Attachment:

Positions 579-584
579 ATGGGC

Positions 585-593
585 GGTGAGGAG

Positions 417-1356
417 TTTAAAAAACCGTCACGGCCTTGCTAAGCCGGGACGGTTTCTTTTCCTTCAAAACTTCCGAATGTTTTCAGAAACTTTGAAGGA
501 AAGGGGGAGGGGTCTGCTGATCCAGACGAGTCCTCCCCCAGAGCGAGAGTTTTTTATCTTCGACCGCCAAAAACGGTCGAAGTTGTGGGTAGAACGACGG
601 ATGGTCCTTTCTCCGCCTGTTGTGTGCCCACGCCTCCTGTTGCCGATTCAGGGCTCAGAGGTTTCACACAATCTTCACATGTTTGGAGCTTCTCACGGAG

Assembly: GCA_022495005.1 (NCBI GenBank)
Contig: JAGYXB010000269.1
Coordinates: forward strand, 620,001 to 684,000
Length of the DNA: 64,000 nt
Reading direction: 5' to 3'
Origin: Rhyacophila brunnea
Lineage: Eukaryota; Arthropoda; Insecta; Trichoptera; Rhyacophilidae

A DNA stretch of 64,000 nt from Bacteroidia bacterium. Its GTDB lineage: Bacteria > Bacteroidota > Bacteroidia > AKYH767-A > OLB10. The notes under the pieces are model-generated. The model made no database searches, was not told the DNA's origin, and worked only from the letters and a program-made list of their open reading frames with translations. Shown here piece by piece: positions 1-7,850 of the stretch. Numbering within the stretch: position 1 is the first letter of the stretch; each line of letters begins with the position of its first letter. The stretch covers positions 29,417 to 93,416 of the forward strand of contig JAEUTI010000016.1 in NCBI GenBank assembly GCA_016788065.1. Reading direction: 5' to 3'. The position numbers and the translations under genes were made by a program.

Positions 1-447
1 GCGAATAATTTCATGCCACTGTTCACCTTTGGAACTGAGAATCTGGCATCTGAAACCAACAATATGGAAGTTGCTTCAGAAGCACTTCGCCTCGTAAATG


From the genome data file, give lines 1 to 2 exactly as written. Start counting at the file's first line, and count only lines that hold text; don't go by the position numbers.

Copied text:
Positions 579-584
579 ATGGGC